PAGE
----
Car­ing for vets should be na­tional duty

The Sun Herald (Sunday) - - Nation & World - BY CHRISTO­PHER DALE

In ad­vance of this year’s Vet­er­ans Day, on Nov. 11, the le­gions of men and women who have served in our na­tion’s mil­i­tary re­ceived some wel­com­ing news: Congress fi­nally agreed to fund the VA Mis­sion Act, which since its June pas­sage had been mired in bud­getary dis­putes.

An­nounced on Sept. 11 — an ap­pro­pri­ate date — the ar­range­ment sets aside more than $200 bil­lion to im­prove the health care ser­vices pro­vided by the U.S. Depart­ment of Vet­er­ans’ Af­fairs.

Tales of de­lays and de­fi­cien­cies, in­clud­ing long waits and poor ac­cess to proper care, have plagued the VA since in­jured vets started re­turn­ing from Afghanistan and Iraq fol­low­ing 9/11. Last fall — 16 years after the War on Ter­ror be­gan — the VA was still flooded with se­ri­ous com­plaints about pa­tient care; ear­lier this year, con­cerns about doc­tor short­ages made head­lines.

It’s these is­sues that the VA Mis­sion Act seeks to ad­dress. The law makes it eas­ier for vet­er­ans to ac­cess cov­ered care through non-VA ser­vice providers, who may be more con­ve­nient in terms of ex­pe­di­ence, dis­tance or qual­ity of care.

The law’s pri­mary prin­ci­ple is sim­ple: Those in­jured while serv­ing in the mil­i­tary should not need to jump through hoops for qual­ity med­i­cal care.

The law also pro­vides in­cen­tives for re­cruit­ing new doc­tors to the VA, in­clud­ing an at­trac­tive ed­u­ca­tion debt-re­lief ini­tia­tive and spe­cial­ized train­ing in af­flic­tions most likely to im­pact vet­er­ans, such as PTSD and painkiller ad­dic­tion.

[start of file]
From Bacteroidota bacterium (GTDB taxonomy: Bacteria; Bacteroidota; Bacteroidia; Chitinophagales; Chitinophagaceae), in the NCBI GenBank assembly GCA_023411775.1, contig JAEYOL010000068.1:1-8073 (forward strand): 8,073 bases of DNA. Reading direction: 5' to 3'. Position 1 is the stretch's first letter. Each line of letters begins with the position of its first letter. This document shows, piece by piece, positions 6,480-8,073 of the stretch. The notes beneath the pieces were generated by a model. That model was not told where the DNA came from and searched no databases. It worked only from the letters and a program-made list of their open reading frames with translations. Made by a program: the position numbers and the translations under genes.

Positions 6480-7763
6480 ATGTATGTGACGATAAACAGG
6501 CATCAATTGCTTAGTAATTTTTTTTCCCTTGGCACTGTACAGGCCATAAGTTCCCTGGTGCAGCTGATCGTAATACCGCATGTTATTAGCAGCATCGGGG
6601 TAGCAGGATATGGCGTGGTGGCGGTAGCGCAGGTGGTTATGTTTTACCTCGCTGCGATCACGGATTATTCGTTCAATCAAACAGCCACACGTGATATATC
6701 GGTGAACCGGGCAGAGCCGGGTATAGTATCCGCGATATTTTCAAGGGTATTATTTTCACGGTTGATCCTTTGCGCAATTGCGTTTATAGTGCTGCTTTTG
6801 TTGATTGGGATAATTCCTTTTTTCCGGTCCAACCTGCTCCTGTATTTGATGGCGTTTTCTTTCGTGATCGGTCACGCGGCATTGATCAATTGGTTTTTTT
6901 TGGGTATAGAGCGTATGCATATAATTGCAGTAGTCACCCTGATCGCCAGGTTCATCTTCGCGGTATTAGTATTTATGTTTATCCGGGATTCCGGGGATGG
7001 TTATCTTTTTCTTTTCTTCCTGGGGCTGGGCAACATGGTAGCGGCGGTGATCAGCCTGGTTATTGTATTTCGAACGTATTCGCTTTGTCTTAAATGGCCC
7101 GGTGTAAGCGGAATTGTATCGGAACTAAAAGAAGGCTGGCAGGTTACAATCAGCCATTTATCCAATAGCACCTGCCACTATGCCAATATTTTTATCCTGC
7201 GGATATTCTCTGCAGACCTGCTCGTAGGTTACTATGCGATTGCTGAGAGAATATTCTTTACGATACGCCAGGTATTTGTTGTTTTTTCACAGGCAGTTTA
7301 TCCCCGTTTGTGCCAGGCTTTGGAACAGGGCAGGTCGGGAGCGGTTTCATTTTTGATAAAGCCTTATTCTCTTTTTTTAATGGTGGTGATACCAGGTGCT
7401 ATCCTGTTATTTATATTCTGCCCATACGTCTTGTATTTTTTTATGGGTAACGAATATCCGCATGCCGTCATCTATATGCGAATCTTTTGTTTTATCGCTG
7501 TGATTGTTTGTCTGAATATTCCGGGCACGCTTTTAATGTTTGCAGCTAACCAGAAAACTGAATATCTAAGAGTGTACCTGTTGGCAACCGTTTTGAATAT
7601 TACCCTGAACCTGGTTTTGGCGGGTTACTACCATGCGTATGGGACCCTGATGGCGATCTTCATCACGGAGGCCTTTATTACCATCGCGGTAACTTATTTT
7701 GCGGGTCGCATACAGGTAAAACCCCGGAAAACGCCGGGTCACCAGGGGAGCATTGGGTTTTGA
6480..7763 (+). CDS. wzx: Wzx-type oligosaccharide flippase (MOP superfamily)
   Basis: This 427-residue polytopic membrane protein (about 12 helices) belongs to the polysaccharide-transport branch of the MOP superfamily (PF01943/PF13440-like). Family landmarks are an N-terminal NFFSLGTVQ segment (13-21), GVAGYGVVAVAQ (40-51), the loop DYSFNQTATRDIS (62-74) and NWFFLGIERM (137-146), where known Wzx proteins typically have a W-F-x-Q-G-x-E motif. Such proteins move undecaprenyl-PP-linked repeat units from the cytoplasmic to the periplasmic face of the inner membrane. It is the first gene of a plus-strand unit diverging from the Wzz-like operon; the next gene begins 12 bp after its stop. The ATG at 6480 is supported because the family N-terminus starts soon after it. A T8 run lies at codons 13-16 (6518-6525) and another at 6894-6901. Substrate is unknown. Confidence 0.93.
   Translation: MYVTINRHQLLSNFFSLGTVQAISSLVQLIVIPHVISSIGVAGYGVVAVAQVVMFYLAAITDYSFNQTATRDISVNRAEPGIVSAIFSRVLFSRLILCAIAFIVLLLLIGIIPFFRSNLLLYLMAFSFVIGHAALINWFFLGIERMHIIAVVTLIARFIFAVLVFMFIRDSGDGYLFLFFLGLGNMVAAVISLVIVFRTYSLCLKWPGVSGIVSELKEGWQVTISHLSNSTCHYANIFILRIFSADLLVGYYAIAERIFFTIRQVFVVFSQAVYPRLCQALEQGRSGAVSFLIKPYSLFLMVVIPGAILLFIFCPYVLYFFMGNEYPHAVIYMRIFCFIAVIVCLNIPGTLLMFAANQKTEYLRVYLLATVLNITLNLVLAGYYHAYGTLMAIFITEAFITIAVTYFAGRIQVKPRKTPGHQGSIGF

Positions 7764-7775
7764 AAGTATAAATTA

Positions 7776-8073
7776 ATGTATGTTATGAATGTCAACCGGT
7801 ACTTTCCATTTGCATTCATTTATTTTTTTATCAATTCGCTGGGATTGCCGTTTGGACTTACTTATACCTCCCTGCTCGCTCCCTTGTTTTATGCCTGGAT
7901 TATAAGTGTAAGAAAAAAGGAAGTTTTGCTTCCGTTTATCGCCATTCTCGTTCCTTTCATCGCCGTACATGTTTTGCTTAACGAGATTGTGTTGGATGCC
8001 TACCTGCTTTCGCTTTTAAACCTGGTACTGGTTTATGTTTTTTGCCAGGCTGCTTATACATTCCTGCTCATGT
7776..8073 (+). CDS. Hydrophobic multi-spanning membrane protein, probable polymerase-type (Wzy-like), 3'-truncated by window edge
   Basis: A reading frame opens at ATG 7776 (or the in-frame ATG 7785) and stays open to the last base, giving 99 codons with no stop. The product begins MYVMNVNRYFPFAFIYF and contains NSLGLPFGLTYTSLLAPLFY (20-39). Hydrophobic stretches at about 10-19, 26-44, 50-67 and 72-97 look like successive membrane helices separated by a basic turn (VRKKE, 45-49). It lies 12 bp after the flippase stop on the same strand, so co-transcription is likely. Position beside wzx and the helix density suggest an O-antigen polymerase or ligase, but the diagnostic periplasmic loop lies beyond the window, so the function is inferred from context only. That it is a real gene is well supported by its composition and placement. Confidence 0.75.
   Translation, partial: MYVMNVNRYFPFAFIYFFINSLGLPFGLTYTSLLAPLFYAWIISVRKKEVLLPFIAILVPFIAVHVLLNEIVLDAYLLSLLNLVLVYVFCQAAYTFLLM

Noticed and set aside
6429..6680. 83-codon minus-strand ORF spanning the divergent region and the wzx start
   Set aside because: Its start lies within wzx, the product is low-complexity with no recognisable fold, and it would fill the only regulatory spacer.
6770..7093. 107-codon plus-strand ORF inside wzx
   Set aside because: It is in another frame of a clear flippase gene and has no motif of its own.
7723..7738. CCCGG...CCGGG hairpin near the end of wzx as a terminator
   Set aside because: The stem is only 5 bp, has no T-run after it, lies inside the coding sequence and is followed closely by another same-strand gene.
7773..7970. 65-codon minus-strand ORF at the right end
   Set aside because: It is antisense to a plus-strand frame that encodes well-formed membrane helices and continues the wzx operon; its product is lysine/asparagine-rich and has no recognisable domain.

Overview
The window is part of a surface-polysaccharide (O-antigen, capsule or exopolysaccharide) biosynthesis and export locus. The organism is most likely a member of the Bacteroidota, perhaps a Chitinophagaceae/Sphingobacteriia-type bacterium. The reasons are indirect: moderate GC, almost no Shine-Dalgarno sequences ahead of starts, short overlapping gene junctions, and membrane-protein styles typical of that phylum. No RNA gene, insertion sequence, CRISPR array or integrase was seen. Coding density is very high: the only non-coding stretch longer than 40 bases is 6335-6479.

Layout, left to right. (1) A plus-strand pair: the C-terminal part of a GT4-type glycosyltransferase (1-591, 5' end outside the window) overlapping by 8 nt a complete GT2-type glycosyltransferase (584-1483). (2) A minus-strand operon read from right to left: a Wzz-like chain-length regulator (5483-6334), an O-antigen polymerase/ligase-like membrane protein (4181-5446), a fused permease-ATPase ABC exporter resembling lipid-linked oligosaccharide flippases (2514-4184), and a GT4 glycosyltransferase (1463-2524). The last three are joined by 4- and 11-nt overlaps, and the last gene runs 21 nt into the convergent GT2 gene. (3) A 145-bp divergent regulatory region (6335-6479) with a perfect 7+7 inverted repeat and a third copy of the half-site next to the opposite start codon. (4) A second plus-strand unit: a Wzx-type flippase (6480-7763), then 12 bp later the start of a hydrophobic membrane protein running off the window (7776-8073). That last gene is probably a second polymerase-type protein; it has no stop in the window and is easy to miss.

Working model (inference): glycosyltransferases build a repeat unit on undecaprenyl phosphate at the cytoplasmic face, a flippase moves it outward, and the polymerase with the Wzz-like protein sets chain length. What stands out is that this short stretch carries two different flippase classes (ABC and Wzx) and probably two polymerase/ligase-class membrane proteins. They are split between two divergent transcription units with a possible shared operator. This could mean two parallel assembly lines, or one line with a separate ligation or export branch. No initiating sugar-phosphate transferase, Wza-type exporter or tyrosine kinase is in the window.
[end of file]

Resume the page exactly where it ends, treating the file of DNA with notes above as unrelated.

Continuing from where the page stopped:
It’s a ter­rific start, but the law has short­com­ings. For starters, de­spite set­tling the sum­mer-long fi­nan­cial squab­ble, Congress failed to de­liver a long-term fund­ing so­lu­tion for the law’s his­tor­i­cally high (though com­pletely nec­es­sary) rev­enue re­quire­ments.

But the law’s great­est dis­ap­point­ment is its nar­rowly de­fined view of car­ing for our in­jured vet­er­ans.

Tens of thou­sands of men and women have re­turned from Iraq and Afghanistan with per­ma­nent phys­i­cal hand­i­caps and deep emo­tional scars — wounds they will be cop­ing with for the rest of their lives. Many need as­sis­tance out­side the doc­tor’s of­fice, in­clud­ing find­ing suit­able em­ploy­ment in an econ­omy that, though hum­ming for many, is far from ideal for in­di­vid­u­als with dis­abil­i­ties, whose un­em­ploy­ment rate is more than dou­ble the na­tional av­er­age.

Truly com­pre­hen­sive care would not only fix the VA but ex­pand it to em­power in­jured vet­er­ans with eco­nomic op­por­tu­ni­ties, peer-to-peer en­gage­ment, and group-cen­tric men­tal health pro­grams that uti­lize in­jured vet­er­ans’ great­est tool for over­com­ing bat­tle-born trauma: each other.

Christo­pher Dale of Lit­tle Falls, New Jer­sey, writes on so­ci­ety, pol­i­tics and so­bri­ety-based is­sues. This col­umn was writ­ten for the Pro­gres­sive Me­dia Project, which is run by The Pro­gres­sive mag­a­zine, and dis­trib­uted by Tri­bune News Ser­vice.

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